Fair (*). Rated PG-13 for extended sequences of violence, action, and mayhem. In English, German, Russian, Romanian, and Hausa with subtitles. Running time: 146 minutes. Distributor: Walt Disney Pictures.

May 5, 2016

movie revMost of the pre-release controversy surrounding this movie is the debate about the way Zoe Saldana darkens her skin, dons an afro wig, and wears a prosthetic nose to portray Nina Simone (1933-2003). Apparently, some consider the casting of Saldana as the dark-skinned title character to be not quite politically correct, since she is of Dominican and Puerto Rican extraction and thus, by implication, not black enough to play an African-American.

The beleaguered actress was criticized so much by the press that she’s even publicly admitted that “I didn’t think I was right for the part.” However, I suspect anyone who sees the film would find Zoe’s Africanized features to be less of a distraction than her singing.

Although she certainly manages to hold her own, Nina’s fans will undoubtedly be disappointed by the absence of the haunting strains of her distinctive voice rather than by Zoe performing in blackface. It’s frustrating to have to settle for second rate renditions of such Simone classics as “My Baby Just Cares for Me,” “Feeling Good,” “Black Is the Colour,” “To Be Young, Gifted and Black,” “I Put a Spell on You,” and “Why? (The King of Love Is Dead).”

Fortunately, Zoe does a better job in the acting part of the role, convincingly capturing Nina’s mercurial personality, from her imperious air, the violent mood swings, the substance abuse, and the bouts of depression and self-doubt. The movie is the writing and directing debut of Cynthia Mort who reportedly distanced herself from her own production, and at one point even sued over the final cut because she had lost creative control over the editing.

The story unfolds in North Carolina in 1946 with an adolescent Nina showing promise as a classical pianist. From there she moves to New York in 1965 where we learn that the once-promising prodigy is now playing jazz in nightclubs after dropping out of Juilliard.

The narrative then shifts to Los Angeles in 1995, where we find her on the downside of her career. She’s just been committed to a mental hospital after being diagnosed as an alcoholic, paranoid, and bipolar.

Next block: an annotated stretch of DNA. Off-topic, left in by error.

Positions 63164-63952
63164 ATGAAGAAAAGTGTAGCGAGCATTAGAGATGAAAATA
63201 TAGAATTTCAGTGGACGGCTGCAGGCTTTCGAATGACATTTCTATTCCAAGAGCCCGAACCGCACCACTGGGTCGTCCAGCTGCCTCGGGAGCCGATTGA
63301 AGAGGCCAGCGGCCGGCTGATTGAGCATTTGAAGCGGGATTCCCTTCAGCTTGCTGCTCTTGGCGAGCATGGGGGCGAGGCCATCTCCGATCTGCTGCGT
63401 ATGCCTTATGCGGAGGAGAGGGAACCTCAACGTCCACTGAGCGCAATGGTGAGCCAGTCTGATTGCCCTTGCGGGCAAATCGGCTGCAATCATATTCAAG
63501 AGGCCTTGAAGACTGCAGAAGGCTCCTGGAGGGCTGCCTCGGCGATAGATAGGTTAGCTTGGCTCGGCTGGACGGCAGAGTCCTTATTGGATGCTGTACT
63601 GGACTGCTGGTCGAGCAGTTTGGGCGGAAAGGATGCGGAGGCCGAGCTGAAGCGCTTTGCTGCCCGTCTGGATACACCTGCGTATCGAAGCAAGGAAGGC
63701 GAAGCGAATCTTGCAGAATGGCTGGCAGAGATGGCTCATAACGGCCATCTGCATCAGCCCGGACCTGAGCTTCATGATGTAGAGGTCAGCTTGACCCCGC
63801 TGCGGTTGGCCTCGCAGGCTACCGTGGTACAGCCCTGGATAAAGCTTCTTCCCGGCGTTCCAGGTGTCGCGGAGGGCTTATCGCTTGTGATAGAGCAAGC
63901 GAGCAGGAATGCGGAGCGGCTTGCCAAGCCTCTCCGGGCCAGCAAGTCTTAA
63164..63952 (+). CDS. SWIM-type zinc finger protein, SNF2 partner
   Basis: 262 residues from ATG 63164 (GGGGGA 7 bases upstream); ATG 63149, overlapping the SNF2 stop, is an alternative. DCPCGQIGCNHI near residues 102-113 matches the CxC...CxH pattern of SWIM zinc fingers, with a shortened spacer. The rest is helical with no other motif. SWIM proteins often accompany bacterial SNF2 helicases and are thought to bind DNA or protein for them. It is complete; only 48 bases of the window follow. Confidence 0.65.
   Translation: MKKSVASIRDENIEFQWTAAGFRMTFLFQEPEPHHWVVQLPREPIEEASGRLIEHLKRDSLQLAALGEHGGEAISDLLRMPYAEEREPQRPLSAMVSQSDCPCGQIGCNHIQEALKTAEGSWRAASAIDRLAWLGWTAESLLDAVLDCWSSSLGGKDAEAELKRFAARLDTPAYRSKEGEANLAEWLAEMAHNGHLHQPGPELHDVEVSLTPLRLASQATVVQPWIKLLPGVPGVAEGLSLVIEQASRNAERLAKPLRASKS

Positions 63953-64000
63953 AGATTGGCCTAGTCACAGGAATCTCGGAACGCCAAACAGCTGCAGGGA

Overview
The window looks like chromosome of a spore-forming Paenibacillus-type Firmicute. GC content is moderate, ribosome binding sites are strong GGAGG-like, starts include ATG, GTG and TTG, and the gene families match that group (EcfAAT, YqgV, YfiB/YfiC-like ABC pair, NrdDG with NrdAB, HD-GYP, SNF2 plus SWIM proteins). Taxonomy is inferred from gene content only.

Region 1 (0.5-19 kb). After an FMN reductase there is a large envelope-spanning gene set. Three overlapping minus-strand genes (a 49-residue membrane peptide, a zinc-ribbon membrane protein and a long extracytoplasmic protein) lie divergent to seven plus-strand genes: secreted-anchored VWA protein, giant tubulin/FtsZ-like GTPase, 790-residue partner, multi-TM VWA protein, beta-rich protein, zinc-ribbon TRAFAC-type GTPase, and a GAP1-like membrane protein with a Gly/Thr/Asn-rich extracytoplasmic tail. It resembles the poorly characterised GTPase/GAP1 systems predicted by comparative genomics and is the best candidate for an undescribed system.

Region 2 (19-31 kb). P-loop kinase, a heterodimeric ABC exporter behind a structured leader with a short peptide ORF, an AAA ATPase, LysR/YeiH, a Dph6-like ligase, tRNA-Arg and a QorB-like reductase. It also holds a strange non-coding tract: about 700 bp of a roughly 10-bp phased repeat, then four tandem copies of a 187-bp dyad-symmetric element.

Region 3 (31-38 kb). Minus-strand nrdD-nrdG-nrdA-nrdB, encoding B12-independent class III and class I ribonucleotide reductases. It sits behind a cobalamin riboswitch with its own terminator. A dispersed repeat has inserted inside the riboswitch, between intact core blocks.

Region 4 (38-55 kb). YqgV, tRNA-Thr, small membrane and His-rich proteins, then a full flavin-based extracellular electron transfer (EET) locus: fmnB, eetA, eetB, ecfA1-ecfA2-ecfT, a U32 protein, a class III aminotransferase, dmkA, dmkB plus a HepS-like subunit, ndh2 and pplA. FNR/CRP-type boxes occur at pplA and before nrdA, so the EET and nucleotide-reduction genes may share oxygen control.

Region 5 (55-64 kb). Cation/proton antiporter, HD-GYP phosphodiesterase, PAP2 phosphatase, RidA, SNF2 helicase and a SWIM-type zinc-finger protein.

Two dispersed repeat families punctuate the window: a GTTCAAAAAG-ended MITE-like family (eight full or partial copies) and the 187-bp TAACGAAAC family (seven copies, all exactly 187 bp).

Fortunately, Nina was assigned an empathetic nurse, Clifton Henderson (David Oyelowo), who took a special interest in her welfare. Not only did he help her leave the facility but he quit his job and accompanied her to France to become her personal assistant.

Their relationship, which would last until the end of Nina’s life, is the focus of this warts-and-all biopic. Clifton spends time cleaning up the verbally abusive, chain-smoking, substance-abusing, star’s act, and he tries to find her gigs.

Aside from the singing, Zoe Saldana delivers a decent Nina Simone impersonation.

Very Good (***). Unrated. Running time: 90 minutes. Distributor: RLJ Entertainment.

April 27, 2016

movie rev 4-27-16Don Cheadle has wanted to make a movie about Miles Davis (1926-1991) for over a decade. The result is a warts-and-all biopic chronicling some of the highs and lows of the legendary trumpeter’s career.

Cheadle not only produces, directs, and co-writes the movie, but he also plays the title character in a haunting performance that convincingly portrays the spirit of Miles — from his gravelly voice to his mercurial temperament.

Even though the impersonation is spot on, the surreal screenplay leaves a lot to be desired. The script eschews a conventional chronological approach to storytelling in favor of a free form structure that shows a series of vignettes that focus on his messy private life more than the man’s music.

The picture’s point of departure is 1975, when we find Miles in the midst of a self-imposed five year break from the music business. He spends his days barricaded in his New York apartment consuming drugs in order to mask the pain from a chronic hip condition.

Things change when Dave Braden, a pushy Rolling Stone reporter (Ewan McGregor), forces his way into Davis’s solitude in search of a scoop about a rumored comeback. Braden circumvents Davis’s dislike of journalists by serving as his chauffeur and procuring cocaine on his behalf. Of course, Braden has a hidden agenda, namely, gaining possession of the master tape of Miles’ next album — if it exists.

As this is going on, Davis reminisces about his past, which leads to intermittent flashbacks — mostly about his tempestuous relationship with his first wife, Frances (Emayatzy Corinealdi). Unfortunately, Miles’s impressive body of work is given short shrift. except for the handful of classics on the soundtrack.

Very Good (***). Rated R for drug use, nudity, sexuality, brief violence, and profanity. Running time: 100 minutes. Studio: Crescendo Productions. Distributor: Sony Pictures Classics.